Gentlemen (and ladies) prefer comedy

Michael Dirda

THE WASHINGTON POST – I suppose that every generation feels, at some point, that “these are the times that try men’s souls”. Certainly, the past year alone has assailed each of us with the fear of covid infection, loneliness, the death of loved ones and sickening instances of racial and ethnic injustice.

To these can be added climate disasters, humanitarian crises, terrifying gun atrocities and our nation’s increasing political discord. All are deeply serious matters, most needing energetic attention right now.

At the risk of sounding unduly flippant, I want to put in a good word for books that contribute to what Samuel Johnson called “the gaiety of nations” and “the public stock of harmless pleasure”. I’m talking about wholly frivolous comic fiction.

For many readers, the first and foremost proponent of the subgenre is PG Wodehouse, whose accounts of upper-class twits effervesce with smile-inducing similes: “She came leaping towards me, like Lady Macbeth coming to get first-hand news from the guest-room.” Almost as well known among connoisseurs are EF Benson’s Mapp and Lucia novels (starting with Queen Lucia) and such humourous masterpieces as Jerome K Jerome’s Three Men in a Boat (To Say Nothing of the Dog), Anita Loos’ Intimate Diary of a Professional Lady, the immortal Gentlemen Prefer Blondes, and Stella Gibbons’ Cold Comfort Farm, which features, among its many other pleasures, old Ada Doom’s eerie, never-explained catchphrase: “I saw something nasty in the woodshed.” Still, there are many other, less familiar examples of delightfully inconsequential fiction, and one of the best is The Lunatic at Large, by the prolific J Storer Clouston. It’s a perfect April Fools’ Day treat.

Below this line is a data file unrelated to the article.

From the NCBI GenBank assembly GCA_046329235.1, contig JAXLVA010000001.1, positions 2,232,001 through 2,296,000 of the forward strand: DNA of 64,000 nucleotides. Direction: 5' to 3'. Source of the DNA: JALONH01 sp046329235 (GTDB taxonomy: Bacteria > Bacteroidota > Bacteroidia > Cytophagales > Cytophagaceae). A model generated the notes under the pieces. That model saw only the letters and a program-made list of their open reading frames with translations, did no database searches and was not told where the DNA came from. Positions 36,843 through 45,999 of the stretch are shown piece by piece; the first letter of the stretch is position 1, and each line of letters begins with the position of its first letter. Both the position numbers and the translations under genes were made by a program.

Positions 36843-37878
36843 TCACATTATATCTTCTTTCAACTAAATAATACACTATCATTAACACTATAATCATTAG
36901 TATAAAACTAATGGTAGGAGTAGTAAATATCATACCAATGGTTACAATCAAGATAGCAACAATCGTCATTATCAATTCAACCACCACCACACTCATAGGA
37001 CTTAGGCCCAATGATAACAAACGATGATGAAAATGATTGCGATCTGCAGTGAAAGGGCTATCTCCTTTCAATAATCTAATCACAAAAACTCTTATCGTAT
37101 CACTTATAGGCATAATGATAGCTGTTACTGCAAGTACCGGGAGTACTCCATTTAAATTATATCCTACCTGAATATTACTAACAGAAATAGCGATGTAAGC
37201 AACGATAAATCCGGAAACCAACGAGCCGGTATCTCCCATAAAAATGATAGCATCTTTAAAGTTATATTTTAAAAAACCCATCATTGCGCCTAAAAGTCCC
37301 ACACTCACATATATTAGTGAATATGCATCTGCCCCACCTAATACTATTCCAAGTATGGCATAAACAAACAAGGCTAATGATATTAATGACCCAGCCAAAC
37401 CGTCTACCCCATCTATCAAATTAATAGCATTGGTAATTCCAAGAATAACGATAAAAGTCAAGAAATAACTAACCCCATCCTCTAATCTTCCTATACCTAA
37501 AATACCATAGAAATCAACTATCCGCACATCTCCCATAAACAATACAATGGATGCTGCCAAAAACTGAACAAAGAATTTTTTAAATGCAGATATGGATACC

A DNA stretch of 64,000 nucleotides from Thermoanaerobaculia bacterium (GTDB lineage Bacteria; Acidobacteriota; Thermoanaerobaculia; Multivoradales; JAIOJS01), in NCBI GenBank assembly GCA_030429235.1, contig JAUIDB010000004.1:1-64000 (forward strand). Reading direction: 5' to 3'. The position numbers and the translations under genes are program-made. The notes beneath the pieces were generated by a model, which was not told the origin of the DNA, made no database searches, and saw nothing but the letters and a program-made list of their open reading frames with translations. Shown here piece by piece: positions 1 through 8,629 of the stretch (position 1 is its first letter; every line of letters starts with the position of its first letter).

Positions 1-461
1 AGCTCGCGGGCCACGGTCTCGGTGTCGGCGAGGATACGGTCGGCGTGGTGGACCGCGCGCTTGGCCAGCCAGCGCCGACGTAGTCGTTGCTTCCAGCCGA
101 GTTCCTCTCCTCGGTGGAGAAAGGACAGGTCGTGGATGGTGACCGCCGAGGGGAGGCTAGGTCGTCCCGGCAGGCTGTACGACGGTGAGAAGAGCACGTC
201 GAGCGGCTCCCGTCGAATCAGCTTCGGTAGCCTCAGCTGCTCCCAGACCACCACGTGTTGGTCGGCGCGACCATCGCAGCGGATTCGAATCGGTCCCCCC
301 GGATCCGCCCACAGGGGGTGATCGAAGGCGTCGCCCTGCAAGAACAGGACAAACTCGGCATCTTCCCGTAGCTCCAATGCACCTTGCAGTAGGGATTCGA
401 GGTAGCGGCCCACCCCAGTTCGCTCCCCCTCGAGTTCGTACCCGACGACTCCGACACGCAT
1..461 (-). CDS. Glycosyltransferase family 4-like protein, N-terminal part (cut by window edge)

First published in 1899, but now available in a modern edition (McSweeney’s/The Collins Library), The Lunatic at Large opens at Clankwood, which “bore the enviable reputation of containing the best-bred lunatics in England”.

One night, under mysterious circumstances, a new inmate, apparently named Francis Beveridge, is delivered to the asylum.

Though suffering from amnesia, he turns out to be unflappably polite, irresistibly charming and quite frisky with the nurses. Think of Peter O’Toole in the film My Favorite Year.

Inevitably, Beveridge – who clearly isn’t deranged or in any way threatening – escapes from Clankwood and makes his way to London, where he shaves off his beard and mustache and assumes the new last name of Bunker.

In need of funds, he rapidly ingratiates himself with a visiting German aristocrat, the rich, kindly and naive Baron Rudolf von Blitzenberg, whose titles include that of “hereditary carpet-beater to the Bavarian Court”.